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The rating system avoids non-industry censorship and Theatres ignore it at their own risk.
In the US rating were done by each community as resulted in stupid and racist decisions in places as diverse as Salt Lake City, Baltimore and Memphis.
In the UK, since it is a law, theatres can easily lose their license to operate if the local council feels they are ignoring teh classifications.
Anyone who thinks ratings serve no purpose should do a history check on the American Films censorship shambles when the Catholic Church made themselves the last word and when movies were banned in the UK because they might offend the Queen.
Wow! Thanks, LM. My mother says that is the very one her brother snuck her into for free when he was manager.
I am not sure if it is still there.
LM, have you run into a Cine Victoria in Havana? I belive one of my uncles was manager in the 50’s.
I obviously agree with Ed, although I am not as eloquent or patient.
I think Cinema Treasure needs to question the validity of those members who spend more time intimidating others than contributing to sites.
I appears to be the sound of one hand clapping and my suggestion was therefore autoerotic.
AMC has these movie money cards that debit the amount at each use. I suspect homeless people get these from charities who fear giving out cash to alcoholics and drug addicts.
Every time I have been to this theatre I have found bag ladies and eccentrics around (one brought had a cat in a bag) although they were probably not homeless.
Thanks Bob! I had not noticed.
I remember using real butter at Cineplex Odeon. Post Garth Drabinsky we shifted to buttery flavored chemical and started charging extra for it, a stupid customer service fiasco that the local press rightfully had a field day but wrongly at the employees expense.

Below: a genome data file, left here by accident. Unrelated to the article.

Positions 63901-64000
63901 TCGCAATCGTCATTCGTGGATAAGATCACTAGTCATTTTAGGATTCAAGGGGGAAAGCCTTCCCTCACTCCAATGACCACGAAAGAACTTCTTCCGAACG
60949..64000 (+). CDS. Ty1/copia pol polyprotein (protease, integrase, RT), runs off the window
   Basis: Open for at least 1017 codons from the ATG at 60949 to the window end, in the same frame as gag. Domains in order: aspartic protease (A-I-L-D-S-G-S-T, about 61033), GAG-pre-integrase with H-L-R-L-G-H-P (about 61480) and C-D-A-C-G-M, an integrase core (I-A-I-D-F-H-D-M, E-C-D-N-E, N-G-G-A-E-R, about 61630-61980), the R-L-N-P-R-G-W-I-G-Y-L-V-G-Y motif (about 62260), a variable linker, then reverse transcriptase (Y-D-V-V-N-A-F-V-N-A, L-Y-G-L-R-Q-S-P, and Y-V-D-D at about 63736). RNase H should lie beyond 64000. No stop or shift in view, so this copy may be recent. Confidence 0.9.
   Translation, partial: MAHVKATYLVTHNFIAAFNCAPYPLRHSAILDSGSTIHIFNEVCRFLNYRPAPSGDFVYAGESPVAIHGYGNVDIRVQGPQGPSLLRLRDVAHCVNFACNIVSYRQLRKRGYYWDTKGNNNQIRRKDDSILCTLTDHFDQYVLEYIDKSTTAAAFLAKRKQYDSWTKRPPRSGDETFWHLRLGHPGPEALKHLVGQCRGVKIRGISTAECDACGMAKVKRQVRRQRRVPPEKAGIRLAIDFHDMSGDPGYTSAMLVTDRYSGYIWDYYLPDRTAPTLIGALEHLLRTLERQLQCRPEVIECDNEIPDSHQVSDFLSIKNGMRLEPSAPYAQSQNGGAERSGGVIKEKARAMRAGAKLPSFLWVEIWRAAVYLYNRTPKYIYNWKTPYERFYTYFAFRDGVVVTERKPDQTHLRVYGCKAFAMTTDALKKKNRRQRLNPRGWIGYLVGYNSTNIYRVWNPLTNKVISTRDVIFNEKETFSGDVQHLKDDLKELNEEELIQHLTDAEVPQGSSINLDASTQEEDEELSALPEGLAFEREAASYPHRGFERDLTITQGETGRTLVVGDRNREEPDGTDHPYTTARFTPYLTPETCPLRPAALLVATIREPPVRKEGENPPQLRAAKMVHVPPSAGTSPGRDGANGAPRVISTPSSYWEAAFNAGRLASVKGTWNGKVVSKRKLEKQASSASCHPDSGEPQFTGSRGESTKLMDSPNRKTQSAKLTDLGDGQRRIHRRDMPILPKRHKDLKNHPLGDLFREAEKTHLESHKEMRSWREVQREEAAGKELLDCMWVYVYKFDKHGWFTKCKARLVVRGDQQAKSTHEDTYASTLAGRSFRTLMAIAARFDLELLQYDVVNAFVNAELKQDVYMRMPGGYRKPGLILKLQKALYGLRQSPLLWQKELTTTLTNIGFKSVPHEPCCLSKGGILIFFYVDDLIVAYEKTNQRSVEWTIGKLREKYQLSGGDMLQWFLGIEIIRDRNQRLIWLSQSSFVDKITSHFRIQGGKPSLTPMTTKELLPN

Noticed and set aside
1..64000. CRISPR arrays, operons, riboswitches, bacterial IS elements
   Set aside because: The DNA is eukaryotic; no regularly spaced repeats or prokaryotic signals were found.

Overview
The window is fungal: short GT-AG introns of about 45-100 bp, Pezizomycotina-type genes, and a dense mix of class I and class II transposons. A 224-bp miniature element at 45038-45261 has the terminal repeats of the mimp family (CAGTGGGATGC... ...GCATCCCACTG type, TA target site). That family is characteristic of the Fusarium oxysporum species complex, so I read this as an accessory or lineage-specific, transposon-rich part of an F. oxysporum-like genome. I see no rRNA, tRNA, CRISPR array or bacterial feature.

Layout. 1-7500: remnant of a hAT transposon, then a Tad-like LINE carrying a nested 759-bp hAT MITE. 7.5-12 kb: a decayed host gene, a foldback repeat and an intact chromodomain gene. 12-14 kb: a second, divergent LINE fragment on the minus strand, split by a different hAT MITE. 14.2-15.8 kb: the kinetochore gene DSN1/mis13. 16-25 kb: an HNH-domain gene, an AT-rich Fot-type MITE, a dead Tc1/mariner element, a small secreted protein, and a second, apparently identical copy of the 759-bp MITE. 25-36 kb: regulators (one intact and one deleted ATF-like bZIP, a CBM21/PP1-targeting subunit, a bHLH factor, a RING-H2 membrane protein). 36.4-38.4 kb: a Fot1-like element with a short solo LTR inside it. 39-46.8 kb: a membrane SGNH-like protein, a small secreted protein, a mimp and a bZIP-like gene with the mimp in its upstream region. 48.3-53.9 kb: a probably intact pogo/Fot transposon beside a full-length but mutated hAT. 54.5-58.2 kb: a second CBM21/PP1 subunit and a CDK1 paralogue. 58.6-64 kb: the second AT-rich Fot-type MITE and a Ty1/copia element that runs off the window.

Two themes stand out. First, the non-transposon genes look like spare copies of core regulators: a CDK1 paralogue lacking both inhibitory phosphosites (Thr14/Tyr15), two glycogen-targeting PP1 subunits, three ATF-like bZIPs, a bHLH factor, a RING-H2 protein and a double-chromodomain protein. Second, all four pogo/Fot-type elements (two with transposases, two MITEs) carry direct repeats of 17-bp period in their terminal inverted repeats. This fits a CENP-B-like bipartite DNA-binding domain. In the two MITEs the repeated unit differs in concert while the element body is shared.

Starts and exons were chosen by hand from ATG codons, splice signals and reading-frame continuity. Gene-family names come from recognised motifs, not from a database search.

The Toronto boys couldn’t care less.
Child St., if you have a multi-regional DVD you can order these from Spain. If not, Maraka Video from Miami carries several titles and some non-regional versions can be found on ebay from questionable Latin American sources.
Some VHS versions are also available.
Jkane, prophetically advertised as THE FIRST ROGER CORMAN FILM FESTIVAL it was a precursor to the Kips Bay’s exclusive first run of “GAS”, starring Country Joe and the Fish.
JKane, according to the NYT, the Roger Corman festival ran in early 1971 at the Kips Bay.
I am happy to report that Steve appears to be doing just fine.
Ace, I have the book and can send you a scan if you write to me at:
??? I thought it was Steve C.’s brother who passed away.
LUST IN THE DUST (1985) played at the Embassy and New Yorker. The Carnegie Hall was playing very eclectic arthouse repertory at the time.
Ace, I show it reopened as a quad in 1992.
My guess is it twinned around 1971.
Something called the Cinema 181 was advertising in 1966 and I have yet to figure out where that was.
Ace, I can confirm that it was still operating as the Bunny (and Bunny Roof) well into the thirties. By the late forties and early fifties it was known as the Dorset.
The sixties and seventies remain a mystery to me but by 1981 it was already the Nova and it became a twin around 1989-1990.
You’re right, Ron! That the photo in the Henderson book sure looks like the same location as that link.
Wallack’s was certainly mostly live theatre but it did show non-mainstream films also, mainly hunting and travel films sometimes accompanied by a lecture, not unlike Weber’s.
I am not sure it deserves a listing here but I am glad Henderson’s excellent book covers it.
Thanks Bryan. There were several Wallack’s locations over the years but the one I am enquiring about was located near Weber’s or was the same location as I cannot find an overlap.
It suspect that the promoter may have renamed the theatre when they leased it and then it reverted back to its old name like many Manhattan nightclub venues still do today.
Here is a photo of the Wallack’s on 30th I am enquiring about.
Whew! It’s back again and showing SCOOP. Flooding again, perhaps?
Does anyone know if this was also known as Wallack’s showing movies in 1915?
The film has a “JFK” feel to it. It is false history footage treated as real and takes place in late 2007. I think the reason it was financed by UK TV is because the US is undergoing a really oppressive period for financing anything too controversial.
(I can’t wait for BORAT to hit the fan!)
I think those who say it is a small and minor film are correct, but then both Regal and Carmike have some theatres that do play such product.
I think Bush is a sacred cow for some and that is the reason this film upsets many who, if they saw it, would totally agree with the sentiments expressed anyway.
This movie is actually quite kind to Bush. I am sure anyone who is offended has not yet seen it.
Forget Bush for a moment. If an American president were assasinated under the current climate, how would the US react? Would we overact with incorrect assumptions. That is what this film is about.
Regal and Cinemark’s stupid “shoot from the hip” responses are perfect examples of what this film unveils.
Congratulations to those two exhibitors for making the filmmaker’s hypothesis a fact so soon.